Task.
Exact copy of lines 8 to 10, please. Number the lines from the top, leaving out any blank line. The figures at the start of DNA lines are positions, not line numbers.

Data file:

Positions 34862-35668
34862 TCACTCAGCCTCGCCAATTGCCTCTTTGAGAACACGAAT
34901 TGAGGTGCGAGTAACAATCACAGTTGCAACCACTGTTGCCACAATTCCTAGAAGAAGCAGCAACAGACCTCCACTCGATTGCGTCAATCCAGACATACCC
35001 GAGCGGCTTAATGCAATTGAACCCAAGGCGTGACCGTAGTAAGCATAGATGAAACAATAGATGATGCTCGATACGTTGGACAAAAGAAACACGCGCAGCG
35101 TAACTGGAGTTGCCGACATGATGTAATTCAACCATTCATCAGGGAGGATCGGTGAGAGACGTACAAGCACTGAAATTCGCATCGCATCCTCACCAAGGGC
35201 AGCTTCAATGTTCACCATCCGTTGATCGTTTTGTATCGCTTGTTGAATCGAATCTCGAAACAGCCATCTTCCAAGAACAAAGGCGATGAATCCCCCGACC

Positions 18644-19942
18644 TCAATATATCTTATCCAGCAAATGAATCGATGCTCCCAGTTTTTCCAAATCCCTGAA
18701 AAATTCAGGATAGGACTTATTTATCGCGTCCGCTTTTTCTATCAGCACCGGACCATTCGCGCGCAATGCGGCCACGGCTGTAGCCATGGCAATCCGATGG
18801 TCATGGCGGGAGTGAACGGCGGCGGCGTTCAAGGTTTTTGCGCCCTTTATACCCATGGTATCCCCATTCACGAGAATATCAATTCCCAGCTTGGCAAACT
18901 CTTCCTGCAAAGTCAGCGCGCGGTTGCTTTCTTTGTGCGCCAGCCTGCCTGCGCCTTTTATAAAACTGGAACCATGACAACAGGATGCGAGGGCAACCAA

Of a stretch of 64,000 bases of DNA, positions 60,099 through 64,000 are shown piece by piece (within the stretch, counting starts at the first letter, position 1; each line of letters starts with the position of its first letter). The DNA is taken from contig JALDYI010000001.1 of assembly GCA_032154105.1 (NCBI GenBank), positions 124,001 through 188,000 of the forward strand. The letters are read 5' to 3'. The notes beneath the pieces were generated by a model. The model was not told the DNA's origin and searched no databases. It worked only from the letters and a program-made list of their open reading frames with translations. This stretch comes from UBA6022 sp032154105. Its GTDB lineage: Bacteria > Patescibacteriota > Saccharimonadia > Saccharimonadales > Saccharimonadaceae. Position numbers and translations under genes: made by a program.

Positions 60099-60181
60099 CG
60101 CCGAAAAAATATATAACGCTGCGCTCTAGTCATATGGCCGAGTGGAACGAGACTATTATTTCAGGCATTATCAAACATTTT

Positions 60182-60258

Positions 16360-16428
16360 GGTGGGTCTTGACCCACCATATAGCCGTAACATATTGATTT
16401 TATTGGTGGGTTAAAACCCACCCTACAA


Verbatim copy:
18644 TCAATATATCTTATCCAGCAAATGAATCGATGCTCCCAGTTTTTCCAAATCCCTGAA
18701 AAATTCAGGATAGGACTTATTTATCGCGTCCGCTTTTTCTATCAGCACCGGACCATTCGCGCGCAATGCGGCCACGGCTGTAGCCATGGCAATCCGATGG
18801 TCATGGCGGGAGTGAACGGCGGCGGCGTTCAAGGTTTTTGCGCCCTTTATACCCATGGTATCCCCATTCACGAGAATATCAATTCCCAGCTTGGCAAACT